When confronted with the cynicism of Trump and his soulless corps of professional liars, we’re easily reminded of “doublethink” and “2+2=5.” But please bear in mind that Winston Smith’s notion of truth was never just about the absence of falsehood. The world has already surrendered to cynicism when truth is reduced to a negative quantity. Winston’s truth is more like the implacable Good at the base of all forms in Plato’s thinking. If we see truth as the absence of falsehood, and the opposite of falsehood as mere fact, then the ending of 1984 is grim indeed. And looking back from its ending, the entire novel might present the kind of pessimistic vision we’d come to expect from the earlier Orwell. Winston, having seen all of the facts laid out in Goldstein’s pamphlet, is taught to refuse those very facts by O’Brien, the operative who gave Winston the pamphlet in the first place. And after Winston’s mind is finally “perfected,” he will be shot in the brain. (BTW, if you want to glean some real world correspondence from the novel, Goldstein’s pamphlet is an amazingly prescient indictment of the military-industrial complex that eventually bankrupted the Soviet Union and which bears a lot of responsibility for the sorry state in which the U.S. finds itself today).
But the facts that O’Brien supplied merely provided extensions to what Winston already knew. The truth had already been revealed to Winston the moment he picked up the pink coral paperweight at Charrington’s shop. The look, feel, heft, and–above all–the uselessness of the object made it precious and beautiful to Winston. The paperweight was not only a link to the past–a reality outside of the Party’s ceaseless present–but an element of eternal creation. To say that the paperweight is a tangible reminder of a better world that had been and could be, however, does not do it justice. To reduce the object to its tangibility (to its extension in space) is to reduce it to a fact in the world, no different than the words in Goldstein’s pamphlet. Remember, facts did not save Winston in the end. The paperweight was an object beyond fact, a thing with its own affective powers. What Winston experienced when he picked up the paperweight was an aesthetic moment, an instance of pure creation, and an affirmation of what John Berger called “man’s ontological right” in the world. Here, ontological right is not about power or dominion, but about freedom from alienation, the kind of which we experience in moments of creation–if we allow ourselves that right. That’s truth. That’s truth that asserts itself over and over again in little moments of beauty and in uncelebrated acts of love.The ontological right is asserted again in Winston’s love affair with Julia, and again as they stand together at the window listening to the prole washerwoman’s song.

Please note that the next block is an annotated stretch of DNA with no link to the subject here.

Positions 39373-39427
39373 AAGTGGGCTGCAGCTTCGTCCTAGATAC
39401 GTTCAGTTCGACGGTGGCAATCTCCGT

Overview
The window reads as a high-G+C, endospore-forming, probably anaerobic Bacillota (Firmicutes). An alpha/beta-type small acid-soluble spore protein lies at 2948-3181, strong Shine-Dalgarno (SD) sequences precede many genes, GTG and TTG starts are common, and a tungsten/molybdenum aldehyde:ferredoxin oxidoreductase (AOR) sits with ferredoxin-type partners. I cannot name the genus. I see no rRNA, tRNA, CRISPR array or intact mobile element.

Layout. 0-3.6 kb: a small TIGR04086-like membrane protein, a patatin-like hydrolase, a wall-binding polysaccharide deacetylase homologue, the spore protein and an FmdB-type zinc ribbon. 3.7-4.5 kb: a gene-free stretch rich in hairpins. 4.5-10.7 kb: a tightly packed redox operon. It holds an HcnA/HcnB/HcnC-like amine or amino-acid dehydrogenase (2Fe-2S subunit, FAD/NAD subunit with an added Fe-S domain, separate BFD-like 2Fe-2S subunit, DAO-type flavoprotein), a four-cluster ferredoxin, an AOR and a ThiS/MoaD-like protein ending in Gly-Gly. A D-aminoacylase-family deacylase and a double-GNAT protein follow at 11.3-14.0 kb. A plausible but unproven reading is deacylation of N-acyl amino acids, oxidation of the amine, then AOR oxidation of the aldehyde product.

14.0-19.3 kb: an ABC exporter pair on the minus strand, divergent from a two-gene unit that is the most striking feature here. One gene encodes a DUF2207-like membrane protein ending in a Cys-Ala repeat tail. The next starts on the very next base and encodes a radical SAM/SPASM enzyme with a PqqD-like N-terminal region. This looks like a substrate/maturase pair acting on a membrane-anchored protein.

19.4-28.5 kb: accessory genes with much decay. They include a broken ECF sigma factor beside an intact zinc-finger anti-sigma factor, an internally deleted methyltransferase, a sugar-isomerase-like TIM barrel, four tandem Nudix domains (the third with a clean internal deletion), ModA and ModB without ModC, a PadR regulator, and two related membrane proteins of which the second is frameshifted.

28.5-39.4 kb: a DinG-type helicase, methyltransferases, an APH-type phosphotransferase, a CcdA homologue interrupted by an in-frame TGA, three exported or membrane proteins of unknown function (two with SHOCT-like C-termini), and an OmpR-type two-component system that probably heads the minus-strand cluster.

The paperweight was planted by Charrington (revealed as an agent of the Party). Winston and Julia’s lovemaking was recorded and recycled for prole consumption. The washerwoman’s song was manufactured by a machine. Winston and Julia betray one another. Winston will be shot in the head. The surveillance, the propaganda, the doublethink, the psychological and physical torture–all of it, as O’Brien calmly explained, was to no other end but power. But truth, which is repeated in those moments of beauty and love, which are in turn acts of irreducible creation (irreducible to means and ends), is the failure of power. Those acts in those moments cannot unexist. Creations can be destroyed, but the creating cannot. Turning Winston against Julia and himself before shooting him was not a victory for the Party, but the limit of its power. The beginning of its end.
I like to think Orwell trusted his readers enough to see this.